Recommended reading, from mycorrhizal fungi to canopy.

THE WISDOM OF TREES

HOW TREES WORK TOGETHER TO FORM A NATURAL KINGDOM

In poetry, prose, and art, examples from around the world teach both basic botany and current, even cutting-edge, research about trees.

Each double-page spread includes detailed watercolor art, a short, titled poem, and prose paragraphs that extend each poem’s meaning. As the text explains: “The poems in this book reveal what trees might say if they did use words.” The poems are written in an accessible free verse with a pleasing rhythm and near rhymes, and they include sly homage to both Shakespearean verse and more modern memes. Equally accessible prose introduces readers to the humorously—but appropriately—designated Wood Wide Web, which allows trees long-distance, intra-tree communication through mycorrhizal fungi at their roots. That knowledge, and the tale of savvy, giraffe-battling acacias, will be familiar to readers of Peter Wohlleben’s Can You Hear the Trees Talking? (2019). This text goes further by stressing cooperation rather than competition among different tree species and, indeed, by declaring that trees are the entire planet’s “best defense against climate change.” There are excellent explanations of standard topics such as photosynthesis along with revelations about how many insect species were found on one tree in Costa Rica, why most of Malaysia’s tualang trees are protected (home to Asian rock bees, a type of honeybee), and the urgent necessity of reforestation. Final pages offer further information, organized by the poem titles. With the exception of some awkwardly depicted animals, the illustrations complement the text’s quality of reverence. (This book was reviewed digitally with 11-by-18-inch double-page spreads viewed at 38.9% of actual size.)

Recommended reading, from mycorrhizal fungi to canopy. (glossary, sources, websites) (Informational picture book/poetry. 8-12)

Pub Date: March 2, 2021

ISBN: 978-1-250-23707-1

Page Count: 48

Publisher: Roaring Brook Press

Review Posted Online: Dec. 15, 2020

Kirkus Reviews Issue: Jan. 1, 2021

Did you like this book?

No Comments Yet

Like oil itself, this is a book that needs to be handled with special care.

OIL

In 1977, the oil carrier Exxon Valdez spilled 11 million gallons of oil into a formerly pristine Alaskan ocean inlet, killing millions of birds, animals, and fish. Despite a cleanup, crude oil is still there.

The Winters foretold the destructive powers of the atomic bomb allusively in The Secret Project (2017), leaving the actuality to the backmatter. They make no such accommodations to young audiences in this disturbing book. From the dark front cover, on which oily blobs conceal a seabird, to the rescuer’s sad face on the back, the mother-son team emphasizes the disaster. A relatively easy-to-read and poetically heightened text introduces the situation. Oil is pumped from the Earth “all day long, all night long, / day after day, year after year” in “what had been unspoiled land, home to Native people // and thousands of caribou.” The scale of extraction is huge: There’s “a giant pipeline” leading to “enormous ships.” Then, crash. Rivers of oil gush out over three full-bleed wordless pages. Subsequent scenes show rocks, seabirds, and sea otters covered with oil. Finally, 30 years later, animals have returned to a cheerful scene. “But if you lift a rock… // oil / seeps / up.” For an adult reader, this is heartbreaking. How much more difficult might this be for an animal-loving child?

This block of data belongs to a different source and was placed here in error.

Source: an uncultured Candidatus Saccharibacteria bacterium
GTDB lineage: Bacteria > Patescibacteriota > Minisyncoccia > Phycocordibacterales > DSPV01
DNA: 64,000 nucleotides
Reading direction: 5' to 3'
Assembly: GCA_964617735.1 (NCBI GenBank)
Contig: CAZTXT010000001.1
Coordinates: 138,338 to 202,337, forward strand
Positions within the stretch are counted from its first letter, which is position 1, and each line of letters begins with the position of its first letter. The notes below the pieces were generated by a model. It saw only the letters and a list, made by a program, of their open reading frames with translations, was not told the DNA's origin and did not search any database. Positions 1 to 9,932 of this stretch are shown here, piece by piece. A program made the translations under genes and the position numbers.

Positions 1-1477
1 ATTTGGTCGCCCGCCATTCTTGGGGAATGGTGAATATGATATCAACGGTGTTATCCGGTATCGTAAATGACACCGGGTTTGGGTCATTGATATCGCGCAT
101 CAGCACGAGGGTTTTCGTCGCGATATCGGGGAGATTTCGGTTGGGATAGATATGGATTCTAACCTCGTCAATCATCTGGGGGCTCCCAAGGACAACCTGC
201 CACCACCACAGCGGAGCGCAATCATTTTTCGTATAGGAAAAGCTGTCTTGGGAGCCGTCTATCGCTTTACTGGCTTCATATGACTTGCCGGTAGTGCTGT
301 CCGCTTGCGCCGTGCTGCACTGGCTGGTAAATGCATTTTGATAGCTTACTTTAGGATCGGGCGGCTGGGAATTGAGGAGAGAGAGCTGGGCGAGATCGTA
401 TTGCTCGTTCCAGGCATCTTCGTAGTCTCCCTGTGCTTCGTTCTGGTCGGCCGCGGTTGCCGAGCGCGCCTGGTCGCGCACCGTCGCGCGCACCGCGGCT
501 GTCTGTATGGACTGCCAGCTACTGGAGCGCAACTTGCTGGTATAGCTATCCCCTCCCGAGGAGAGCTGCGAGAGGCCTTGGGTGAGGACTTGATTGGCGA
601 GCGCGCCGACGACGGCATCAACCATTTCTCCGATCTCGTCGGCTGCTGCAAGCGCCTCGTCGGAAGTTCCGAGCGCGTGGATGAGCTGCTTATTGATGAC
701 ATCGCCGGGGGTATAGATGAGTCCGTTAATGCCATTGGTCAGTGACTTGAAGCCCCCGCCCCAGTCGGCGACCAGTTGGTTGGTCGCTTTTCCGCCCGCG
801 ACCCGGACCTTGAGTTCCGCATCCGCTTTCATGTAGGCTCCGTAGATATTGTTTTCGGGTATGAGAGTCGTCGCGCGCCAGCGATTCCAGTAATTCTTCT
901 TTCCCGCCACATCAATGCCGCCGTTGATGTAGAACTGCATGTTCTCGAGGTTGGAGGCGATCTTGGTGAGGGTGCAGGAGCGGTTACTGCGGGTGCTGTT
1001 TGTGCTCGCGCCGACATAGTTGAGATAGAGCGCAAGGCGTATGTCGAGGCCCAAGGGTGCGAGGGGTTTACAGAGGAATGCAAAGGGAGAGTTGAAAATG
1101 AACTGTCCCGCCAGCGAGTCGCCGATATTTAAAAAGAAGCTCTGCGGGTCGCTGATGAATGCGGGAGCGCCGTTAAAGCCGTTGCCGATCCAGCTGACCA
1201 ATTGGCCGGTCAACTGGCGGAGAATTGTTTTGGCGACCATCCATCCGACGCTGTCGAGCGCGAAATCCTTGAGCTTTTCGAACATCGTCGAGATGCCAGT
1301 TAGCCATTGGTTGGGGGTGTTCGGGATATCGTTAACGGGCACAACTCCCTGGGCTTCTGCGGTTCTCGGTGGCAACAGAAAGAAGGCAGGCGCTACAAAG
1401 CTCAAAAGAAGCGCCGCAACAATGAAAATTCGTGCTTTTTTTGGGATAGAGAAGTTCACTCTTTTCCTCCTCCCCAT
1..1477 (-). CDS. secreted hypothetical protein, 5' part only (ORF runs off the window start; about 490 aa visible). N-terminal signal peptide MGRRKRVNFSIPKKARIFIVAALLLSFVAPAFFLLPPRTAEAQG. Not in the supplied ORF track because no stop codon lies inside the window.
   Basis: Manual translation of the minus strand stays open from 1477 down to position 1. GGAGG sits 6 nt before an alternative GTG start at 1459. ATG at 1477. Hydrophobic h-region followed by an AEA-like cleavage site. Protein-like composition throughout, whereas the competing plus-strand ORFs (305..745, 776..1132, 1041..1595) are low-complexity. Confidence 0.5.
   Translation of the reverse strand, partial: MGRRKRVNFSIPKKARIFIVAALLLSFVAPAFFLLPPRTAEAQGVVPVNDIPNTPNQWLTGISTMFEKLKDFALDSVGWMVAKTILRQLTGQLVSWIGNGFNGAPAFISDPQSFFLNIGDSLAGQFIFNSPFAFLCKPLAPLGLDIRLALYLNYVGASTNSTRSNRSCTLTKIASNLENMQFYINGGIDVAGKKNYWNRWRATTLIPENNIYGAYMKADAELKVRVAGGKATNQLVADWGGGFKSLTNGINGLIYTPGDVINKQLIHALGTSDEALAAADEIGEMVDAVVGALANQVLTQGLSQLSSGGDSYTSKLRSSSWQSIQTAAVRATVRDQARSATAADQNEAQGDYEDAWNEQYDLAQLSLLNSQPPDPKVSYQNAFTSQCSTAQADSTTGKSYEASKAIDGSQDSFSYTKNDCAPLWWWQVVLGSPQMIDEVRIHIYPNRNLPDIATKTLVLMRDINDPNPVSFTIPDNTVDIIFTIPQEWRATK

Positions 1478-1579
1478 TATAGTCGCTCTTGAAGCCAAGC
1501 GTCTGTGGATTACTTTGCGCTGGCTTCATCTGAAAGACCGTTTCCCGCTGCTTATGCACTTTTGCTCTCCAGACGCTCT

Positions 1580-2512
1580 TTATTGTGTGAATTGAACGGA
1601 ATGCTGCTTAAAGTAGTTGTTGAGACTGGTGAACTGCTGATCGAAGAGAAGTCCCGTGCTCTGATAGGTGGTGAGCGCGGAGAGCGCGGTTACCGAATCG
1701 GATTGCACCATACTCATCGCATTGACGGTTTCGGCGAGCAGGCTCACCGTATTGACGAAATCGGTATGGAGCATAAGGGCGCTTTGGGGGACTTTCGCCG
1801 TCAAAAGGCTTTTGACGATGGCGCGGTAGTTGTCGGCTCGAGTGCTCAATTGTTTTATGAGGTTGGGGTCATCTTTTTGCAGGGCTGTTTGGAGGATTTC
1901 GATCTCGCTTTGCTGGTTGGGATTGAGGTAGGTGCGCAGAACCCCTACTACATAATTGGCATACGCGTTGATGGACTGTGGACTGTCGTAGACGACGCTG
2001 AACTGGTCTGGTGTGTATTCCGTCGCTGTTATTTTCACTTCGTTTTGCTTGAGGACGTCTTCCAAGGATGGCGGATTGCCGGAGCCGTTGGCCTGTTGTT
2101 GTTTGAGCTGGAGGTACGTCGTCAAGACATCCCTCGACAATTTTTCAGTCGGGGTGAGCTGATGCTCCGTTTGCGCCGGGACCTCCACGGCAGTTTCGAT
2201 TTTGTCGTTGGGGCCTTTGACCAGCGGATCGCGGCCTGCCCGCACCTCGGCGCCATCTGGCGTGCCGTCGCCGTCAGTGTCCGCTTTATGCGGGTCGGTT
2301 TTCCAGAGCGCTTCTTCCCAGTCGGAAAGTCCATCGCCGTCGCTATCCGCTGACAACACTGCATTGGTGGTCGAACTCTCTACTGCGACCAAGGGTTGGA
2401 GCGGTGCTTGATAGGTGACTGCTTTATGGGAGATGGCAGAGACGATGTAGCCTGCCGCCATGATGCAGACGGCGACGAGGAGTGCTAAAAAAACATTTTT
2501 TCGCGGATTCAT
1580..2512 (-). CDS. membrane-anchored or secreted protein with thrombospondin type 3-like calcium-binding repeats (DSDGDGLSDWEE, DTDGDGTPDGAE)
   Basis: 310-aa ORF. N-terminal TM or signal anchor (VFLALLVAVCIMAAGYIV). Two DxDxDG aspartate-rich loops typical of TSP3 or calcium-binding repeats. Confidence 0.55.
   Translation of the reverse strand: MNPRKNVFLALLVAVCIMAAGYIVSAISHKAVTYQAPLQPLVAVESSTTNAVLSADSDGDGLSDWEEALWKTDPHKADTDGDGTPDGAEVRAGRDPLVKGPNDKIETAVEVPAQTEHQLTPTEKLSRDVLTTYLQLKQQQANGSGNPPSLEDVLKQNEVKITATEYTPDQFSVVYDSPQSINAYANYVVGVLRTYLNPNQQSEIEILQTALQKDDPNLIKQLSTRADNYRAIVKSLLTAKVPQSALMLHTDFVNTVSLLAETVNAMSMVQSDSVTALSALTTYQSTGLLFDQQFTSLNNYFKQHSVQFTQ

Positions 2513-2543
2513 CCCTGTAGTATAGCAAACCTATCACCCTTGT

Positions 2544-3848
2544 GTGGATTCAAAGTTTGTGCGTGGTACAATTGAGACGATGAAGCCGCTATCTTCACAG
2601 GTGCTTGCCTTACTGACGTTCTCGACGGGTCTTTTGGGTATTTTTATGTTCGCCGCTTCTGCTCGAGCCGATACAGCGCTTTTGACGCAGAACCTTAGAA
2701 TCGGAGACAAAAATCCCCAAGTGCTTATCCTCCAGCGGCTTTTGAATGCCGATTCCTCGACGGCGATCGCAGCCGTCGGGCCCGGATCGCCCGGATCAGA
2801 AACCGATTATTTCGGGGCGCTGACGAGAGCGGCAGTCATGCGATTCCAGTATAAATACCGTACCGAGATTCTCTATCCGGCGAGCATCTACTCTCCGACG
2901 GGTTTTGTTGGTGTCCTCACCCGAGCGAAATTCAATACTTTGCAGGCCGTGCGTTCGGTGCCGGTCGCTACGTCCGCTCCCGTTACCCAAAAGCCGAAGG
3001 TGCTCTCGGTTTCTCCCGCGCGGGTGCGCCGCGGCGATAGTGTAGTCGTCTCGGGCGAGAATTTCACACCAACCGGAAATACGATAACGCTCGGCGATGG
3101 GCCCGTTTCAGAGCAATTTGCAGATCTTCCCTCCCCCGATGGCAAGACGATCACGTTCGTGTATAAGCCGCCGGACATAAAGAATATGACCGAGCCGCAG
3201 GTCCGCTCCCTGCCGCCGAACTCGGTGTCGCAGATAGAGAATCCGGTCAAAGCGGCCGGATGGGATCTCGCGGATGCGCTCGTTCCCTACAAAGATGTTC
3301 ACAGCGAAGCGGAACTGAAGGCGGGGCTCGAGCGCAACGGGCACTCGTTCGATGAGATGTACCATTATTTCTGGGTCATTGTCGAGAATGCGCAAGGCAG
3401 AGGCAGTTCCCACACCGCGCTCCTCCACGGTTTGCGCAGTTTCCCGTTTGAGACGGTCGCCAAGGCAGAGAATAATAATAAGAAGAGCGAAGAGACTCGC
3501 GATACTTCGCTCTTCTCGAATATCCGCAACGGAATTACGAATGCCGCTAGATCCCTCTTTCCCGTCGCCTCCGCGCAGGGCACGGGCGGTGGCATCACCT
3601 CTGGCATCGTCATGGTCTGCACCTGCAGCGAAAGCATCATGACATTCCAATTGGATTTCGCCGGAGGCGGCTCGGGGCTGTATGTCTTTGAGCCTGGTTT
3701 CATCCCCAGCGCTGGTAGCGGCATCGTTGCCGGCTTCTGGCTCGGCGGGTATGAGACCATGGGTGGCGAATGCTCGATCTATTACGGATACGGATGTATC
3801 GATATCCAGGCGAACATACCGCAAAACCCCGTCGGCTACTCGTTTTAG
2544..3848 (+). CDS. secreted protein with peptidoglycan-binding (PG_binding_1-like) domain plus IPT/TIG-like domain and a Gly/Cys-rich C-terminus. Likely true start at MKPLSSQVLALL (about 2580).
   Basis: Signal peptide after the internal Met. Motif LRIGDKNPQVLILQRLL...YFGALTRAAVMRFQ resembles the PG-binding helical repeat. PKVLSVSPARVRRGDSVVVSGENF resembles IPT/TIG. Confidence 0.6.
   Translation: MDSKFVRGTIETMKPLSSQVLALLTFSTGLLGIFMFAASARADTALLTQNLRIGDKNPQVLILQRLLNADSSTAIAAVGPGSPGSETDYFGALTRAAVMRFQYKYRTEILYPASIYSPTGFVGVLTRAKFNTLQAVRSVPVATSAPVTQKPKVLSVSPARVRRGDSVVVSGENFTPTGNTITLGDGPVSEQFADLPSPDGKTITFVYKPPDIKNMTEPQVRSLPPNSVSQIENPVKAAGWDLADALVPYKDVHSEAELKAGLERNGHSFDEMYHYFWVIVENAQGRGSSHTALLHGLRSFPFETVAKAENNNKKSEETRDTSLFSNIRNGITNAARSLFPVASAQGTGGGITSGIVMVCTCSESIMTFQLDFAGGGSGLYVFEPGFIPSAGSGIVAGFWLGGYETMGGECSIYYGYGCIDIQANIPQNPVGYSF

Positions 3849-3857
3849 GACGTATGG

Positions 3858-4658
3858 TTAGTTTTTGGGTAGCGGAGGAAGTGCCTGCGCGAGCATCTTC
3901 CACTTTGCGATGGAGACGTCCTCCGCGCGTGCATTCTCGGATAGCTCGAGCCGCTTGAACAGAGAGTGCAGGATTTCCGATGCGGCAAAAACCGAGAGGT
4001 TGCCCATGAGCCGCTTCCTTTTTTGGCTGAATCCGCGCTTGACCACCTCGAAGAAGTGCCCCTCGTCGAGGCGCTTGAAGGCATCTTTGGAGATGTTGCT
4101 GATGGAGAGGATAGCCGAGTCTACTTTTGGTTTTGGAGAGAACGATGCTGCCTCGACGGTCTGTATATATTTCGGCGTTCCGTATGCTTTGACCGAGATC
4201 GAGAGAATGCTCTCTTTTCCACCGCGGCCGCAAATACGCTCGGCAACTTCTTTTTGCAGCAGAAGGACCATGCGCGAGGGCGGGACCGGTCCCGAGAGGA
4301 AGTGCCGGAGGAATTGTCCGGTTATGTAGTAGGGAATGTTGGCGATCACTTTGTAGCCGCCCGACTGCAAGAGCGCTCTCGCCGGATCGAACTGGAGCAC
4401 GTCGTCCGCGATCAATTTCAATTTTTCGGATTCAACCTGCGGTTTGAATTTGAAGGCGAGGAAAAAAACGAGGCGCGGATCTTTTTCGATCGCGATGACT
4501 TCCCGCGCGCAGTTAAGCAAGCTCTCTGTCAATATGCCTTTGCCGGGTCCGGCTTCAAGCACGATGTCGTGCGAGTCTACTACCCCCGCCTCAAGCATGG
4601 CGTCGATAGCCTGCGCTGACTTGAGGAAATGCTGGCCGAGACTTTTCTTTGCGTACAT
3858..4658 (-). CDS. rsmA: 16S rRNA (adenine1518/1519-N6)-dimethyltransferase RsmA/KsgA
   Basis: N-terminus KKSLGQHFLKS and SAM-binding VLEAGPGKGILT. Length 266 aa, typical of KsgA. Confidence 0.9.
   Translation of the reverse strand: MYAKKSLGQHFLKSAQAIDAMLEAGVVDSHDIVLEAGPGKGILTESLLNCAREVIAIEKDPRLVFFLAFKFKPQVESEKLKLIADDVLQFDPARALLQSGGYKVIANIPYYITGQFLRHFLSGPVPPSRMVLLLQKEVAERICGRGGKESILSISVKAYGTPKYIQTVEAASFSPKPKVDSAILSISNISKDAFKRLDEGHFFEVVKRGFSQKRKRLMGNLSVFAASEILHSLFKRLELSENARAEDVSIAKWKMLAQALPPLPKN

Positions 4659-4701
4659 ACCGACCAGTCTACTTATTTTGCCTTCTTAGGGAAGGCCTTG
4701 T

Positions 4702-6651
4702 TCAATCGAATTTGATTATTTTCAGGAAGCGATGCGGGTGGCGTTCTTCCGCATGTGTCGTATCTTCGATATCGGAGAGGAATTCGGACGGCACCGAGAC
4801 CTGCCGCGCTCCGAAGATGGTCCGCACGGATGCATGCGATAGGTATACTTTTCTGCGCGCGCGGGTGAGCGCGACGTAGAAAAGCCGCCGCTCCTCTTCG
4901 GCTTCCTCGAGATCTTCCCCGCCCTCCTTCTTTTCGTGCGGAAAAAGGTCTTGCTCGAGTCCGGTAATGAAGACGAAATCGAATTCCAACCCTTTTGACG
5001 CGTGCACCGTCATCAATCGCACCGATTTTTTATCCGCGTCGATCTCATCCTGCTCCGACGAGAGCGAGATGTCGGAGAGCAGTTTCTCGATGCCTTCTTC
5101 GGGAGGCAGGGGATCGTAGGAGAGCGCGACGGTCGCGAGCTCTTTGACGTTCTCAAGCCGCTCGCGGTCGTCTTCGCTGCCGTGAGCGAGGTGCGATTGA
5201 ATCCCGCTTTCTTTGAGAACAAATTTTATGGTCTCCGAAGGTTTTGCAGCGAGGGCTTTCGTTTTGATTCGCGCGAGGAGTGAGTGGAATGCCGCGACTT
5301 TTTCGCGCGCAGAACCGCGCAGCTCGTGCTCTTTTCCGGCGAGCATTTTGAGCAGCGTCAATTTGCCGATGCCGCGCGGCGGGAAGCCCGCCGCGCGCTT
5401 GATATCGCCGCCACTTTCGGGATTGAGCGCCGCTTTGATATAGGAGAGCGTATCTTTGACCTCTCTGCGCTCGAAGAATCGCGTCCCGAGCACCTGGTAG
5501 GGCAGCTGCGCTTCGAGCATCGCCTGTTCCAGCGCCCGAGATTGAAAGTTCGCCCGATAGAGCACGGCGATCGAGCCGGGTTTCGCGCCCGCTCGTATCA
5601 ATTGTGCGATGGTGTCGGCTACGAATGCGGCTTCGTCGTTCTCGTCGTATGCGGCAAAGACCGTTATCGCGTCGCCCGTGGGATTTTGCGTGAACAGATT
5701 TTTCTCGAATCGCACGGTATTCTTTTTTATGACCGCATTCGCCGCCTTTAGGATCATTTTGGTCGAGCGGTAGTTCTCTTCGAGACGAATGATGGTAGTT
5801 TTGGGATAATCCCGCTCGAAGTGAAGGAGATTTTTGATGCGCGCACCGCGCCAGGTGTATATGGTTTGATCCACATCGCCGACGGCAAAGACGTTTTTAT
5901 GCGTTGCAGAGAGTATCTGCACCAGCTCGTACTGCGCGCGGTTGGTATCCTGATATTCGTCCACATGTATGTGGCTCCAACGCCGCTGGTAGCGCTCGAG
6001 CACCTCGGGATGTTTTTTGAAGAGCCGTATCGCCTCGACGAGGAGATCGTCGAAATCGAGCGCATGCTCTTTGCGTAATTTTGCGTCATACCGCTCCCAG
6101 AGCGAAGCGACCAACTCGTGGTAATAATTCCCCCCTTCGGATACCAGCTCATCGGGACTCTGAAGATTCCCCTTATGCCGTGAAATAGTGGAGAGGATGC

Like oil itself, this is a book that needs to be handled with special care. (author’s note, further reading) (Informational picture book. 9-12)

Pub Date: March 31, 2020

ISBN: 978-1-5344-3077-8

Page Count: 40

Publisher: Beach Lane/Simon & Schuster

Review Posted Online: Nov. 24, 2019

Kirkus Reviews Issue: Dec. 15, 2019

Did you like this book?

A stimulating outing to the furthest reaches of our knowledge, certain to inspire deep thoughts.

YOUR PLACE IN THE UNIVERSE

From a Caldecott and Sibert honoree, an invitation to take a mind-expanding journey from the surface of our planet to the furthest reaches of the observable cosmos.

Though Chin’s assumption that we are even capable of understanding the scope of the universe is quixotic at best, he does effectively lead viewers on a journey that captures a sense of its scale. Following the model of Kees Boeke’s classic Cosmic View: The Universe in Forty Jumps (1957), he starts with four 8-year-old sky watchers of average height (and different racial presentations). They peer into a telescope and then are comically startled by the sudden arrival of an ostrich that is twice as tall…and then a giraffe that is over twice as tall as that…and going onward and upward, with ellipses at each page turn connecting the stages, past our atmosphere and solar system to the cosmic web of galactic superclusters. As he goes, precisely drawn earthly figures and features in the expansive illustrations give way to ever smaller celestial bodies and finally to glimmering swirls of distant lights against gulfs of deep black before ultimately returning to his starting place. A closing recap adds smaller images and additional details. Accompanying the spare narrative, valuable side notes supply specific lengths or distances and define their units of measure, accurately explain astronomical phenomena, and close with the provocative observation that “the observable universe is centered on us, but we are not in the center of the entire universe.”

A stimulating outing to the furthest reaches of our knowledge, certain to inspire deep thoughts. (afterword, websites, further reading) (Informational picture book. 8-10)

Pub Date: Sept. 1, 2020

ISBN: 978-0-8234-4623-0

Page Count: 40

Publisher: Neal Porter/Holiday House

Review Posted Online: April 12, 2020

Kirkus Reviews Issue: May 1, 2020

Did you like this book?

No Comments Yet
more